STRICKLAND, GREAT, a township in the parish
of Morland, West ward and union, county of Westmorland, 3 miles (W. N. W.) from Morland; containing
277 inhabitants. This place takes its name from the
ancient family of Strickland, who were lords of the manor,
and resided here. From the Stricklands it passed, in
the reign of Henry VI., to the Fallowfields, whose
heiress carried it in marriage to the Dalstons, by whom
it was sold to Sir John Lowther. The Lancaster and
Carlisle railway passes by the place. The moduses and
the vicarial tithes were commuted for land in 1830;
and under the late act, certain appropriate tithes have
been commuted for a rent-charge of £81.14. 4½., payable
to the Dean and Chapter of Carlisle. There is a meeting-house belonging to the Society of Friends.
STRICKLAND-KETEL, a township, in the parish,
union, and ward of Kendal, county of Westmorland,
2 miles (N. by W.) from Kendal; containing 466 inhabitants. This township, with Strickland-Roger, constitutes the chapelry of Burneside. It is bounded on
the east by the Kent river, and comprises 2302a. 3r. 19p.,
whereof 1842 acres are arable, 400 pasture, and 32
woodland. The tithes have been commuted for £150.
2. 10½. The chapel of Burneside is situated within the
STRICKLAND, LITTLE, a township, in the chapelry of Thrimby, parish of Morland, West ward and
union, county of Westmorland, 3 miles (N. E.) from
Shap; containing 134 inhabitants. The chapel and
school-houses are situated here.
STRICKLAND-ROGER, a township, in the parish,
union, and ward of Kendal, county of Westmorland,
4 miles (N.) from Kendal; containing 412 inhabitants.
It is bounded on the west by the river Kent, and on the
east by the Sprint; and comprises 3124a. 3r., of which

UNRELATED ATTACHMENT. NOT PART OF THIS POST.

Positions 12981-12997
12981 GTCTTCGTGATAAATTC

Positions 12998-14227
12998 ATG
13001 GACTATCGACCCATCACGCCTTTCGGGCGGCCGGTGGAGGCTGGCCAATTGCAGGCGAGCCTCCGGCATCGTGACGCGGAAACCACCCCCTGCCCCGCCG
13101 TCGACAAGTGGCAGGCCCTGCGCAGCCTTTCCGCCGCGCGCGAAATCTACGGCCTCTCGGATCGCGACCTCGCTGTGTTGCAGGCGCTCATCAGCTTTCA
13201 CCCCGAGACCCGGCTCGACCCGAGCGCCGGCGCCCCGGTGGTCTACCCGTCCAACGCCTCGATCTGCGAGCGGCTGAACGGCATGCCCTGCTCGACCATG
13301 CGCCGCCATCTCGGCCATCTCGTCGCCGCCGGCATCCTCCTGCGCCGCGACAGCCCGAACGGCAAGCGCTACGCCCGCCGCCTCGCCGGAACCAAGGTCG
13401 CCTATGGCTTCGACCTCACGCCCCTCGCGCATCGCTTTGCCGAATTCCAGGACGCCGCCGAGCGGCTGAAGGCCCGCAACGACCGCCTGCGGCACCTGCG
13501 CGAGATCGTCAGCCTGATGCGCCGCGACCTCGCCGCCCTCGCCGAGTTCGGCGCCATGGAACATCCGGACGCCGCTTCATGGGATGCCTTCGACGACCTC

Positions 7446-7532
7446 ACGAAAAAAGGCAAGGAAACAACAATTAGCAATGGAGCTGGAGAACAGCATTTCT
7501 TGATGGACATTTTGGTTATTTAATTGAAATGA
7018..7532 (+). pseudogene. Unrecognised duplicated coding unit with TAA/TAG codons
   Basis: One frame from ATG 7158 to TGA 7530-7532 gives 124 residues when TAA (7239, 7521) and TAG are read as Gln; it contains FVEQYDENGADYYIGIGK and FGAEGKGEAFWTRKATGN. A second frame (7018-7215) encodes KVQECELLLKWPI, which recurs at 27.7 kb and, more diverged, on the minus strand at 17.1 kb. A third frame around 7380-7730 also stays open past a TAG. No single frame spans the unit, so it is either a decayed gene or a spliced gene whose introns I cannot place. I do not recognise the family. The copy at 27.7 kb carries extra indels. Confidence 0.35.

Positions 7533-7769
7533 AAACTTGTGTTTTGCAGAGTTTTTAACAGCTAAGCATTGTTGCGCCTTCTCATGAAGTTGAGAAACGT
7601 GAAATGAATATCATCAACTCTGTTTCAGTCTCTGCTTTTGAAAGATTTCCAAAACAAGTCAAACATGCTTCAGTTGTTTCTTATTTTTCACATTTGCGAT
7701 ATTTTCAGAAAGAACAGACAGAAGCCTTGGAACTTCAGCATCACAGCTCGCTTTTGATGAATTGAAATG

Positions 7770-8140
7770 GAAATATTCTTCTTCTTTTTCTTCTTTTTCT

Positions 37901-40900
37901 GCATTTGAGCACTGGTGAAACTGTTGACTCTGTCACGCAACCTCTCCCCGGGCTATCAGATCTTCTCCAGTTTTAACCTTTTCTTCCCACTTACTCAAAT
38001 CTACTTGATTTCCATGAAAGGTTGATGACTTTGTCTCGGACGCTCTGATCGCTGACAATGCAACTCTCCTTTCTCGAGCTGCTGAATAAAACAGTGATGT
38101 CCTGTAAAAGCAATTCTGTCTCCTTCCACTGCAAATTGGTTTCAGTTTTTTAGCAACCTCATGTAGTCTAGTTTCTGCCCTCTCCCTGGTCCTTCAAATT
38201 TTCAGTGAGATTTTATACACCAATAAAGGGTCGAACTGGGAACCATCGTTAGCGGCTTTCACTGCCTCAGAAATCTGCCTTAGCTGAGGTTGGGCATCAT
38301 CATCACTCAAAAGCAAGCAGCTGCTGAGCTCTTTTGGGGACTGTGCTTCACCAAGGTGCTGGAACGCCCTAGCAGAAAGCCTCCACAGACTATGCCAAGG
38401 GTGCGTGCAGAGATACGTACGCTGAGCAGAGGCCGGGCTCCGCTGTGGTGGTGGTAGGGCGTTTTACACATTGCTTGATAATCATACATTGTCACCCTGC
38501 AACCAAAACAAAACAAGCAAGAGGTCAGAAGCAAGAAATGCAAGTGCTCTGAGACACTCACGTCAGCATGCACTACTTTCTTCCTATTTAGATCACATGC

1291 acres are arable, 200 pasture, 33 woodland, and
about 1600 common now inclosed. Near Garnet-bridge
is a mill for the manufacture of bobbin, and at Cowen
Head is a paper-mill. The tithes have been commuted
for £102. 8. 8½. At a place called Hundhow was
anciently a chapel, named Chapel-en-le-Wood.
STRINGSTON, a parish, in the union of Williton,
hundred of Cannington, W. division of Somerset, 10
miles (W. N. W.) from Bridgwater; containing 143 inhabitants. It is near the road between Bridgwater and
Dunster, and comprises 1193 acres, of which 84 are
common or waste. Limestone is quarried, chiefly for
agricultural purposes. The living is a vicarage, united
to the rectory of Kilve: the tithes have been commuted
for £188. 10., and the glebe consists of 43 acres. There
is a place of worship for Baptists. The churchyard
contains a curious ancient cross, and in the neighbourhood is a fortification called Danes-burrow, or Douseborough, Castle, with a double embankment and wide
ditch; it is about three-quarters of a mile in circumference, and wholly covered with oak coppice-wood,
among which a prætorium may be distinctly traced.
Strixton (St. John the Baptist)
STRIXTON (St. John the Baptist), a parish, in
the union of Wellingborough, hundred of HighamFerrers, N. division of the county of Northampton,
4¼ miles (S. by E.) from Wellingborough; containing 55
inhabitants. It comprises about 970 acres, and is varied
by a portion of hilly ground; the soil is in general cold
and heavy. The living is a discharged rectory, consolidated with the vicarage of Bozeat, and valued in the
king's books at £7. The church is a small edifice,
affording a good specimen of the early English style.
Strood (St. Nicholas)
STROOD (St. Nicholas), a parish, in the union of
North Aylesford, partly within the jurisdiction of